Although orthology information is often derived from the reconciliation of a gene tree with a species tree (cf. e.g. TreeFam [11], PhyOP [12], PHOG [13], EnsemblCompara GeneTrees [14], and MetaPhOrs [15]), recent benchmarks studies [16] have shown that orthology can also be inferred at similar levels of accuracy without the need to construct trees by means of clusteringbased approaches such as OrthoMCL [17], the algorithms underlying the COG database [18,19], InParanoid [20], or ProteinOrtho [21]. In [22] we have therefore addressed the question: how much information about the gene tree, the species tree, and their reconciliation is already contained in the orthology relation between genes?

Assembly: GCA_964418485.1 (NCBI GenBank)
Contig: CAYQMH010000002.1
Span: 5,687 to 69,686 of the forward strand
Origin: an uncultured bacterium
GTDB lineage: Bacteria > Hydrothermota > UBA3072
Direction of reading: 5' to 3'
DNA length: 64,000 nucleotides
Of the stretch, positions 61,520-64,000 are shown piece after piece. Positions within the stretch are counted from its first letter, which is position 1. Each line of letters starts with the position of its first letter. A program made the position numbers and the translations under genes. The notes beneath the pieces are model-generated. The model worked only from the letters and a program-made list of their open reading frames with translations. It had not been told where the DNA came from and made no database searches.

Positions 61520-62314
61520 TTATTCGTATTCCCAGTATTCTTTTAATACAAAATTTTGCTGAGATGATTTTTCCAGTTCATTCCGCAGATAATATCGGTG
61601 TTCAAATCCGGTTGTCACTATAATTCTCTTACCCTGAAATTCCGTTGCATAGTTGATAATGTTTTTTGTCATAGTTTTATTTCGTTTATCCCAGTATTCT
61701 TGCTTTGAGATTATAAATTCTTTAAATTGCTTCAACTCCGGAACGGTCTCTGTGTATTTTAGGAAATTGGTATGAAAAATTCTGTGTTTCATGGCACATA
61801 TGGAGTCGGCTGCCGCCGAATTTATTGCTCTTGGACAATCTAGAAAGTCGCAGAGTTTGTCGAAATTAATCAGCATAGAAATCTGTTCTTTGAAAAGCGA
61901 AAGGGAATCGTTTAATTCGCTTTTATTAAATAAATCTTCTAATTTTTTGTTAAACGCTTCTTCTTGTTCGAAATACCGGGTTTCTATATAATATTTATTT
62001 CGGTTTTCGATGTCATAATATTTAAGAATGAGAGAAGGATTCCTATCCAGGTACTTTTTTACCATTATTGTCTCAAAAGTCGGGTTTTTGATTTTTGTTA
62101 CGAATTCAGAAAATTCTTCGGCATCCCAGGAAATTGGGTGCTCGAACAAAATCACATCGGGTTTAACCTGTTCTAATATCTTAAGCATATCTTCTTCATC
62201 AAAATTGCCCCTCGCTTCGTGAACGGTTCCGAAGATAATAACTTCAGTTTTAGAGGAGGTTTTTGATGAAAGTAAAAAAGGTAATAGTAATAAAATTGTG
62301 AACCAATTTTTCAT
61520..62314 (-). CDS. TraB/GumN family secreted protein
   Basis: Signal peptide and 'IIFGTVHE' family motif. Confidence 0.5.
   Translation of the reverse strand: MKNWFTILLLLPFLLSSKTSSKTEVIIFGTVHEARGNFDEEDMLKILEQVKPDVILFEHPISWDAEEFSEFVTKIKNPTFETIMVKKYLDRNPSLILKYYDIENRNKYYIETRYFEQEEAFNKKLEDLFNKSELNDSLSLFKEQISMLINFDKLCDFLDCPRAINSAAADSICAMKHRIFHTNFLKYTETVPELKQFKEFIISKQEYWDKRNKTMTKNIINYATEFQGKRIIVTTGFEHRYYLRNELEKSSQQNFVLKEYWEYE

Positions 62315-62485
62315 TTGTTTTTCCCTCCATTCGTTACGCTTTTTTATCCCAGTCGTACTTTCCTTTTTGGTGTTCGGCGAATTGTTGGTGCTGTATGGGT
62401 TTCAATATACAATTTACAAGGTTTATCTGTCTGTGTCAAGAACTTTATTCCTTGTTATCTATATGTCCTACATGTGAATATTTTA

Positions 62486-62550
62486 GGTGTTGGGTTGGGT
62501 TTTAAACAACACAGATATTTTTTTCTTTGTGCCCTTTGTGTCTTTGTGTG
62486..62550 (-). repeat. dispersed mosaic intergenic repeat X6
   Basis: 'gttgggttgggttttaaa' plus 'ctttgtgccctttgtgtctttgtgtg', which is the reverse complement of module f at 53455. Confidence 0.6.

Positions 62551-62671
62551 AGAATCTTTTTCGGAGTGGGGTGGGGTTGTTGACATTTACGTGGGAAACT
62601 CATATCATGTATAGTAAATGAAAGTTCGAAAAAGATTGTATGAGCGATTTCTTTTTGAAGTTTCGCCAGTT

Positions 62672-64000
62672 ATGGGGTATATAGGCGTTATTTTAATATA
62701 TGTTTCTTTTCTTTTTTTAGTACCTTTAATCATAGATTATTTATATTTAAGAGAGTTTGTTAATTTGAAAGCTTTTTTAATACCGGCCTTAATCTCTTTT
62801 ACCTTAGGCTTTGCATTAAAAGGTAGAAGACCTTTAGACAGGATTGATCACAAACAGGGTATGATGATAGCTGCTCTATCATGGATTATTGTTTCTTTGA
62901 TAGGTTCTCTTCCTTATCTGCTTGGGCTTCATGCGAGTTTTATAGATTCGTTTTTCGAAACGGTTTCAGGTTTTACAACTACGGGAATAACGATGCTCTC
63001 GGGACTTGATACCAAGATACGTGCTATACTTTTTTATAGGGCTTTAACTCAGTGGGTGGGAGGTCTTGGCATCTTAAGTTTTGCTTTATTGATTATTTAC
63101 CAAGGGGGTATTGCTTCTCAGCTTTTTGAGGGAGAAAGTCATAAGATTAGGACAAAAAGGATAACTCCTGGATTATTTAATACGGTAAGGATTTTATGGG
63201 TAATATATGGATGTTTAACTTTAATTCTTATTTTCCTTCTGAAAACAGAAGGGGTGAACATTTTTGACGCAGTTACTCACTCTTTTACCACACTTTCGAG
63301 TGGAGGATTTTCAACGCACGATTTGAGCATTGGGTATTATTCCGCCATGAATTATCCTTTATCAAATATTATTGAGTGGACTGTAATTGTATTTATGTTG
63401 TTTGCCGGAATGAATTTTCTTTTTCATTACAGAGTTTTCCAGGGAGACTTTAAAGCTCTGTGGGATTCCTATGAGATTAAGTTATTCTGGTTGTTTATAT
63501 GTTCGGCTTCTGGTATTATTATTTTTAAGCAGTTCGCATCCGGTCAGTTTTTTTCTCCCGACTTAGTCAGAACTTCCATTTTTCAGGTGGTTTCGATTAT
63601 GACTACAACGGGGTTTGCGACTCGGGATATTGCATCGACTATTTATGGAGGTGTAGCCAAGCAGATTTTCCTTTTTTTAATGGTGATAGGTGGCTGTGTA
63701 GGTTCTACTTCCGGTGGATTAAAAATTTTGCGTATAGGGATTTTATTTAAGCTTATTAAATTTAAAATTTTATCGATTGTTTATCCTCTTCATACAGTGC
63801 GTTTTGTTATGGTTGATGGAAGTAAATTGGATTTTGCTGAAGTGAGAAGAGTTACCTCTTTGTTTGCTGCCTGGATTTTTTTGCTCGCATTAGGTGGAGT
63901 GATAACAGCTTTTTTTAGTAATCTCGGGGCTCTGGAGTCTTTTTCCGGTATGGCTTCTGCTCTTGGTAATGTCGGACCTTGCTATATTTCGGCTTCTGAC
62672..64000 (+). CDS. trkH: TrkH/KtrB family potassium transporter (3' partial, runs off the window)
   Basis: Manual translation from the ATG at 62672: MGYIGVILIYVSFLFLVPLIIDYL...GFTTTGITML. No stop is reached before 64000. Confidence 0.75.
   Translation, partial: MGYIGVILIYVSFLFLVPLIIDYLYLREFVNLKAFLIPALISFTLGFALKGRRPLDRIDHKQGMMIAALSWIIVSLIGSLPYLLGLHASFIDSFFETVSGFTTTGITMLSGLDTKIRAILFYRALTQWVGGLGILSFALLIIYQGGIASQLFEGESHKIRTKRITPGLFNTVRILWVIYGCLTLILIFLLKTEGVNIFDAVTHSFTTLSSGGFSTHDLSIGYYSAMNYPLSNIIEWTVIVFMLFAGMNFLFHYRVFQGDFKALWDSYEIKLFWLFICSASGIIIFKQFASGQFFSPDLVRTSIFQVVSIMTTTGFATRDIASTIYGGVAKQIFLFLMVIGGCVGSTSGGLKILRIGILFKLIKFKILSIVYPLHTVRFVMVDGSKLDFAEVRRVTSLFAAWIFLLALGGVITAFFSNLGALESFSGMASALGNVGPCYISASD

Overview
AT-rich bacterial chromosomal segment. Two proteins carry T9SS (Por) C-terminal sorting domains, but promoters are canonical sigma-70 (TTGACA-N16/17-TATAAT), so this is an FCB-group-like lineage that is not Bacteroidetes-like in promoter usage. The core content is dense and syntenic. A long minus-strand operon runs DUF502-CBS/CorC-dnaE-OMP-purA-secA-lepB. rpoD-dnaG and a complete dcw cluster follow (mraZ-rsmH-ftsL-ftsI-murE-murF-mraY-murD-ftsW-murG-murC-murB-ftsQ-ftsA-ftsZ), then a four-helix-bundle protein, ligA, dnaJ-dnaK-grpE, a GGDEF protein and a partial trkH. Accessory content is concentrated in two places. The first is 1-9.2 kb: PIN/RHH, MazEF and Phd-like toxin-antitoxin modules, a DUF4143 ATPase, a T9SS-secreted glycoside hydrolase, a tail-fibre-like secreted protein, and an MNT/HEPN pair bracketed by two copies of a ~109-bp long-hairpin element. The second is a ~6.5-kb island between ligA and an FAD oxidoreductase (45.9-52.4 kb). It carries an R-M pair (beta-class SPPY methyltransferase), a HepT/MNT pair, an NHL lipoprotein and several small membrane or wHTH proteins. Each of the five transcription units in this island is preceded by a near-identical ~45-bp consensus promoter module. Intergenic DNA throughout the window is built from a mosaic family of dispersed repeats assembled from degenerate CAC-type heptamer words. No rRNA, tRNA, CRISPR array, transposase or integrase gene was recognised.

According to Fitch's definition [23], two genes are (co)orthologous if their last common ancestor in the gene tree represents a speciation event. Otherwise, i.e., when their last common ancestor is a duplication event, they are paralogs. The orthology relation on a set of genes is therefore determined by the gene tree T and an "event labeling" that identifies each interior vertex of T as either a duplication or a speciation event. (We disregard here additional types of events such as horizontal transfer and refer to [22] for details on how such extensions might be incorporated into the mathematical framework.) One of the main results of [22], which relies on the theory of symbolic ultrametrics developed in [24], is the following: a relation on a set of genes is an orthology relation (i.e., it derives from some eventlabeled gene tree) if and only if it is a cograph (for several equivalent characterizations of cographs see [25]). Note that the cograph does not contain the full information on the eventlabeled gene tree. Instead the cograph is equivalent to the gene tree's homomorphic image obtained by collapsing adjacent events of the same type [22]. The orthology relation thus places strong and easily interpretable constraints on the gene tree.